By Marcus Hendriks
Arriving in NYC just five days before Election Day makes the task of seeking an understanding of the political landscape, beyond that provided by the media back across the Atlantic, a daunting one. Walking through JFK airport, the numerous TV screens displaying 24/7 news coverage revealed just how much the country is being immured by political frenzy. It is quite literally everywhere, always.
In light of this, it was inevitable that conversation with the taxi driver taking me to the hotel soon moved from generic pleasantries to the elephant in the room. I thought that an insight into the local attitude from Joe, a New Yorker born and bred on Staten Island, was a good place to start.
Coming from a citizen of a city in which polls put Clinton 21 points ahead on average I was surprised to hear him say that he was still undecided. “Neither of them are ideal”, he proceeded when asked why he still had not made his mind up. “Hillary would be like electing Obama all over again, Trump is something different. But he’s a businessman at heart and always will be. And the White House is not a business”.
In order to understand why he sees neither candidate as satisfactory, I asked him what the ideal next president of America would be and do. “We need to take care of ourselves” he began, the first time that I sensed the Trump rhetoric emanating. “This country needs jobs, it needs to be protected from terrorists and our borders from immigration.” This was fair enough. I might not agree with the isolationist sentiment, but it is understandable and widespread. As we’ve heard a lot throughout this election, a huge portion of the American population is hurting, and it is unsurprising that the most radical change to the status quo has gained such incredible support and momentum.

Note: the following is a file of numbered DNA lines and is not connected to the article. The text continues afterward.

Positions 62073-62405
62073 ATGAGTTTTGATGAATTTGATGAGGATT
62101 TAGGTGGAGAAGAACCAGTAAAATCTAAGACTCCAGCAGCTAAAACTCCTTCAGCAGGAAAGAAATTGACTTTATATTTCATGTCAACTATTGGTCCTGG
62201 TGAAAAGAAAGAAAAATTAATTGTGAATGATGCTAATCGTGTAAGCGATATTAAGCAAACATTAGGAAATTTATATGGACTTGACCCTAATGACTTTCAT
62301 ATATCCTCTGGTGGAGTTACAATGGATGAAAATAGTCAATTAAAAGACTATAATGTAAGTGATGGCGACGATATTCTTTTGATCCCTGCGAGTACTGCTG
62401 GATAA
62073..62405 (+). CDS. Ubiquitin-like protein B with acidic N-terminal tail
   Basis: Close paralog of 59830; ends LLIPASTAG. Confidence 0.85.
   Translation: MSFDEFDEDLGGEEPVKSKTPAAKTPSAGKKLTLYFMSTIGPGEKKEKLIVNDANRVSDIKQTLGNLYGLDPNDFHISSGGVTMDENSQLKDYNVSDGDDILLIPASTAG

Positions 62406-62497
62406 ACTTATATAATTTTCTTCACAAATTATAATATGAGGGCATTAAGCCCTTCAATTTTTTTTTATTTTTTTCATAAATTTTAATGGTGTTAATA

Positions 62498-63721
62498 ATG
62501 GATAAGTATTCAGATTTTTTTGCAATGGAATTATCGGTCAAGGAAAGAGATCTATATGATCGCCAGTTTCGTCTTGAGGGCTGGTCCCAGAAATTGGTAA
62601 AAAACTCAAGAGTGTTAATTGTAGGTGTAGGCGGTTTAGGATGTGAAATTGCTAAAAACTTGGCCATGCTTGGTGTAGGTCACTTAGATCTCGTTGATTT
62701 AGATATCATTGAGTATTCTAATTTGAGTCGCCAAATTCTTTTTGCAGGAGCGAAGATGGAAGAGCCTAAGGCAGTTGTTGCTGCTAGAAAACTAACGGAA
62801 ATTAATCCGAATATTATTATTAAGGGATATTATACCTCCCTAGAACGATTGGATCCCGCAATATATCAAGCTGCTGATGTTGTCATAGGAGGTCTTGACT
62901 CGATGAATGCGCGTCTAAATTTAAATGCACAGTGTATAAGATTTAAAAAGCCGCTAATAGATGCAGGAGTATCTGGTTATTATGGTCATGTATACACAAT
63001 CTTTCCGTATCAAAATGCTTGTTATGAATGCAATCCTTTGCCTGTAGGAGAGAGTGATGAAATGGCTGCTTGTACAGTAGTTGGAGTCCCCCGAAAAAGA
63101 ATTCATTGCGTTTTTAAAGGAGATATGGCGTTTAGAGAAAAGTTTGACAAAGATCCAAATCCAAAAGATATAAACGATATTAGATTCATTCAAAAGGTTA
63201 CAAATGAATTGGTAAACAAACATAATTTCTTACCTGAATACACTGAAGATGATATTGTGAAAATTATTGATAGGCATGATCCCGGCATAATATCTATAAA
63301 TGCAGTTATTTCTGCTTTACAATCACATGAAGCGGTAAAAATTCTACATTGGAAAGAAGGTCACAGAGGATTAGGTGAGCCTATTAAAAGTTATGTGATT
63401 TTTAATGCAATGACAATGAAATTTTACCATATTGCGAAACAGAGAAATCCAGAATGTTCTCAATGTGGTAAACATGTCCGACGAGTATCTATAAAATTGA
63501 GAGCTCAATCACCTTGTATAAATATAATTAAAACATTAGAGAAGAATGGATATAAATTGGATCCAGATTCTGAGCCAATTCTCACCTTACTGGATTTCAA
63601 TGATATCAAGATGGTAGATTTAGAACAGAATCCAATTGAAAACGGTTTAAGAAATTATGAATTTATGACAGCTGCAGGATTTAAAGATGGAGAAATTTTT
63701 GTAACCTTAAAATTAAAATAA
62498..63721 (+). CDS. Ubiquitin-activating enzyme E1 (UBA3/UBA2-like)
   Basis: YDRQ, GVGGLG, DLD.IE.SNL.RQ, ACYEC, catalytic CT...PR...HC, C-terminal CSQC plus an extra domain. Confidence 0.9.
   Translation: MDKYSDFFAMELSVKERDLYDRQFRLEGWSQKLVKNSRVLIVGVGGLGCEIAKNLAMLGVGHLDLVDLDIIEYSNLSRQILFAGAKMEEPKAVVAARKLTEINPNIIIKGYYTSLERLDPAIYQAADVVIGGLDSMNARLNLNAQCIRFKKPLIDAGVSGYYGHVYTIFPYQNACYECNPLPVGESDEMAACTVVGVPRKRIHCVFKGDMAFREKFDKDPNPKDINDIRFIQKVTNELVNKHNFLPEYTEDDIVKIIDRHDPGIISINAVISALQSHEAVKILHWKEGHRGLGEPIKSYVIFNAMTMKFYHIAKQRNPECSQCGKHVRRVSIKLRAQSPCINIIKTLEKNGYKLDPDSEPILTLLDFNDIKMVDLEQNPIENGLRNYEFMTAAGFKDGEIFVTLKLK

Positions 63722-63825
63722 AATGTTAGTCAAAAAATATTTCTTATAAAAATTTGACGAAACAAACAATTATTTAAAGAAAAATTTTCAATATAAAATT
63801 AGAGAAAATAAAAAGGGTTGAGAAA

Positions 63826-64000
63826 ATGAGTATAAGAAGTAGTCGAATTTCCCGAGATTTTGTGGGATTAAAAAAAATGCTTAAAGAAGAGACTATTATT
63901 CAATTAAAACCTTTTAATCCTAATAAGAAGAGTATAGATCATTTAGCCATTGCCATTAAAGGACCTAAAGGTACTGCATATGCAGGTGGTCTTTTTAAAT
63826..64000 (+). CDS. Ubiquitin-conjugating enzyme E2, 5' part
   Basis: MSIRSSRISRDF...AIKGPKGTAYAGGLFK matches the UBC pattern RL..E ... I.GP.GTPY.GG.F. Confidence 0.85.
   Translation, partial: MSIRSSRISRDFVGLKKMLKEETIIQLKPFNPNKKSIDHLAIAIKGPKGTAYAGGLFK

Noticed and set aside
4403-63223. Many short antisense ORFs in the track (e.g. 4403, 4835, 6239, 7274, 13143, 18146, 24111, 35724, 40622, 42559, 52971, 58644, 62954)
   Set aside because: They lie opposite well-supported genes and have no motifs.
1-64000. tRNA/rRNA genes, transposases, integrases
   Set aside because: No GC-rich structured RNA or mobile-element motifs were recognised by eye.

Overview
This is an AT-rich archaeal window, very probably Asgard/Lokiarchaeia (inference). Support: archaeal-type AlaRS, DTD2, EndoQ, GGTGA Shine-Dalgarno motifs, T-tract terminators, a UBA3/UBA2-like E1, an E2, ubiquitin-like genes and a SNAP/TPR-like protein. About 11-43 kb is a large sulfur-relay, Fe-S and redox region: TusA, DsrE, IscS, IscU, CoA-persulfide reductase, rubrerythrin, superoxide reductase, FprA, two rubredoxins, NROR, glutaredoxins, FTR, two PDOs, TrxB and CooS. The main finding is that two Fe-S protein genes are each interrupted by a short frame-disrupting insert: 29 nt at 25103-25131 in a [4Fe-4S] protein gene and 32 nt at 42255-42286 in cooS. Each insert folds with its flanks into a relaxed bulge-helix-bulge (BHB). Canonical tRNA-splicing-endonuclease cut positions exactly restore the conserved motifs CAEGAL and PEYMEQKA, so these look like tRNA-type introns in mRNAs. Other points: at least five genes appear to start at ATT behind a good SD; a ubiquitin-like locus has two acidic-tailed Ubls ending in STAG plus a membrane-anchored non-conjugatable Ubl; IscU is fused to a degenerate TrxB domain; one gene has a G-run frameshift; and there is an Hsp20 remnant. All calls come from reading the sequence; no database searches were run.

But his next point sat oddly with this desire for a more introspective presidency. “We also need to take more care of our allies and make the world a safer place”, Joe explained. But surely that is proving hard enough to do at the best of times for America, let alone when focusing increasingly on its own private affairs? Whilst Joe probably mentioned this partly as a knee jerk, automatic response, partly to mitigate the risk of appearing to neglect his friends on the other side of the pond, such a paradox in attitude is very telling of the current general American psyche. Faith in their ability to police the world and shape the course of global events is still mainly unperturbed by the foreign policy failures between the 1960s and present day which rocked the immunity of the US ship of ideals.
Now, however, the state of affairs within its own borders is becoming increasingly unsatisfactory for the people. This precarious reality is being aggressively exploited by Trump, who has successfully raised Clinton up as a sort of establishment voodoo doll towards which he can foment national anger. The more intense the rage the more candid it appears, and so the more effective his campaign becomes. It is for this reason that no careless comment or faux pas ever seems to sink his boat.
As Americans have come to expect this of Trump by now, it has lost its negative shock factor. That is why this sort of cognitive dissonance, which was exemplified by Joe and has become such a media stereotype for us in Britain (that we almost cannot believe that anyone actually holds such contradictory attitudes) really does exist. Trump offers answers to both the internal and external issues through the “Make America Great Again” concept, and it is up to each citizen to decide which candidate they dislike or distrust the most.
I wanted to ask Joe more about how he thinks New York will ultimately vote next Tuesday, and if the polls will be proven right. But by this time we had pulled up in the hotel entrance. Full comprehension of the political outlook in The Big Apple will have to wait, but I feel like this conversation was a valuable start. Thank you, Joe.